While she had been a member of the board of directors since 1915, her return to Indianapolis would prompt a renewed interest in the Herron School of Art. In fact, Taggart could not have returned at a better time. In the midst of Herron's financial troubles brought on by the Great Depression, she plunged in and worked to save the school.
Most notably, from 1931-1943, Taggart served as an unpaid member of the faculty, teaching painting and portraiture. She also aided in the Board of Director's search for the Herron School of Art's first separate director, and according to Skirting the Issue: Stories of Indiana’s Historical Women Artists, was blamed for the hiring of Donald Mattison after he fired several teachers including William Forsyth. Available records, however, seem to indicate that Caroline Marmon Fesler played the larger role in Mattison's appointment. Despite the controversy over Mattison's actions, Taggart remained an influential member of the board until her death in 1960. The wife of a Herron director recalled to the authors of Skirting the Issue, "She was straight-forward and always dependable. If something was required of her, she did it. If there was something that needed to be done and she could do it, she did it." 21
Caroline Marmon Fesler, Art Patron and Board Member
A patron of the arts, rather than an artist herself, Caroline Marmon Fesler served on the board of directors of Herron for over thirty years. During these years, she served in many leadership capacities, including as a member of the fine arts committee, as the chair of the art school committee, and as president of the Art Association. She also donated both money and works of art to the school and its museum. 22
Originally from Richmond, Fesler was raised in the Quaker faith. Her family moved to Indianapolis when she was a girl, where her father became the president of one of the city's power and light companies and opened Marmon Motor Car Company. Fesler loved art and music, never able to devote her life to one over the other. She enrolled at Smith College, earning her degree in 1898. She also studied in Paris. In 1917, Fesler married James W. Fesler, an attorney and member of Indiana University's Board of Trustees. 23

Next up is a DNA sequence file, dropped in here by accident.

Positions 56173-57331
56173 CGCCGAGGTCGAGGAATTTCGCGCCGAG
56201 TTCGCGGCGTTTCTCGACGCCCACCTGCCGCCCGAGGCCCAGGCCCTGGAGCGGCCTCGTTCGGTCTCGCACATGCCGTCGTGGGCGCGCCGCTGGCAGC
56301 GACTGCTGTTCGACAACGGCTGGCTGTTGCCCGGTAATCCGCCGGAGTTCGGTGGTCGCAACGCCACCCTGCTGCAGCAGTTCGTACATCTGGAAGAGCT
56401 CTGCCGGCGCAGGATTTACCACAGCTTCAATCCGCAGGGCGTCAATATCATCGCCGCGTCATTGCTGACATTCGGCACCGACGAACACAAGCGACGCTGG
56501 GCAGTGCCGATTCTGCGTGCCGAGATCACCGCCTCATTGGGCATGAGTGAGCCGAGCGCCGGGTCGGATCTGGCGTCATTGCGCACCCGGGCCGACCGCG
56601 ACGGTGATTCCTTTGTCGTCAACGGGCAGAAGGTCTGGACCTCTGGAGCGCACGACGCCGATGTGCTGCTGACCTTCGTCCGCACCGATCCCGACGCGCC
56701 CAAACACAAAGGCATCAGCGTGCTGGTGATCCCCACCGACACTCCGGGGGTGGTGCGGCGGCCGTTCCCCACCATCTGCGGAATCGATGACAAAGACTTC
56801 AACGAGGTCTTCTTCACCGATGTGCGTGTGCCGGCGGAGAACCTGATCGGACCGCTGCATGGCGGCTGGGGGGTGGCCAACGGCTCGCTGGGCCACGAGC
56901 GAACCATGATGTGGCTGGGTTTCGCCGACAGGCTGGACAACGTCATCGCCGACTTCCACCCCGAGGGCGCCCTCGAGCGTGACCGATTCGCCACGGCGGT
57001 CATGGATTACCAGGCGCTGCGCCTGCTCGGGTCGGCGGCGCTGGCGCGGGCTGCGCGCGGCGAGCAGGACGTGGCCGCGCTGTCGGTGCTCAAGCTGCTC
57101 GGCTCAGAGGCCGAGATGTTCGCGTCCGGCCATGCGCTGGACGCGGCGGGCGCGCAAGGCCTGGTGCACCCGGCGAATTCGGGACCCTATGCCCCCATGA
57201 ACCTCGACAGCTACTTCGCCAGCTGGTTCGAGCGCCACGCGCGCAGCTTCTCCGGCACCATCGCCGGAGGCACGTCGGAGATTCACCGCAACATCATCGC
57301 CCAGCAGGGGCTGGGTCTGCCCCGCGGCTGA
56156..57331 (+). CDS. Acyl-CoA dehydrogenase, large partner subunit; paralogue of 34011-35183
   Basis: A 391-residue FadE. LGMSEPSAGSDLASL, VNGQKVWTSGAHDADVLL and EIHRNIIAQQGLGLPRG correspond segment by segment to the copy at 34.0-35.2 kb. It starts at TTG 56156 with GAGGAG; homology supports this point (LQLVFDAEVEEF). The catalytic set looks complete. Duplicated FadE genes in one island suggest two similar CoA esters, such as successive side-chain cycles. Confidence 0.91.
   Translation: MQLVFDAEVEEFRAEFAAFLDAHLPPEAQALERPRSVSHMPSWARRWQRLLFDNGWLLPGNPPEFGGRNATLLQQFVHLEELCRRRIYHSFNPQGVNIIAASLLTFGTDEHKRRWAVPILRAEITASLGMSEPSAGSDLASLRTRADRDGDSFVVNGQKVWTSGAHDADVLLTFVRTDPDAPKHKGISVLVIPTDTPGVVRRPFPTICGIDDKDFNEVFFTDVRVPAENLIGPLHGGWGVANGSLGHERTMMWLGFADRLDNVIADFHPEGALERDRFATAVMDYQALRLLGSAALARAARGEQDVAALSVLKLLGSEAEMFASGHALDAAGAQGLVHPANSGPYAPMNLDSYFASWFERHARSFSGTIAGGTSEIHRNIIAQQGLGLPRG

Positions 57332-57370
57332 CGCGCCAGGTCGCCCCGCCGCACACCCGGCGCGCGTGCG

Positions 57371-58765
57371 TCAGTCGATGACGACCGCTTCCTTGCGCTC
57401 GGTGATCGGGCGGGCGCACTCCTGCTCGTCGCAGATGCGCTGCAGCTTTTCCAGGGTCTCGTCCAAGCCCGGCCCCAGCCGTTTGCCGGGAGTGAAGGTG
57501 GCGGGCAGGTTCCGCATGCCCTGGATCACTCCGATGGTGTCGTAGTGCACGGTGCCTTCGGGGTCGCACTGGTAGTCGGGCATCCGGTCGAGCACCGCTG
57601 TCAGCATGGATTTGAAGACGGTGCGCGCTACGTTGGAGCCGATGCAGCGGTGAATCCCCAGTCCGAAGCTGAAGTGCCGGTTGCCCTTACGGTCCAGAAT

Fesler became a member of Herron's Board of Directors in 1916. During her years of service to the board, first as a member and later as its president, she contributed considerable time and resources to the success of the school and the museum. Fesler's monetary gifts were largely made possible through a large inheritance of around $1 million dollars, left to her by her mother. In 1928, when Herron faced a lack of both space and money, Fesler donated $200,000 for the construction of a new art school building. Later, during the Great Depression, she led a search committee in the spring of 1933 to find the art school's first director. Previously, the museum and school had shared the same director. During the depression years, the school had experienced great financial loss that resulted in the board's decision to reduce staff pay, suspend the monthly bulletin, reduce the exhibition budget, and transfer the museum's savings to the school's budget. Faced with an uncertain future, they sought to hire a director with a vision to save the school from financial distress. Fesler recommended Donald Mattison, a New York artist, for the position and offered to pay his salary. Mattison intended to reorganize the school's curriculum to orient it for career-minded students. His initial legacy, however, was his decision to fire nine of Herron's fifteen faculty, most notably Hoosier Group artist William Forsyth. Over the years, however, Mattison became highly regarded as an efficient and devoted leader. 24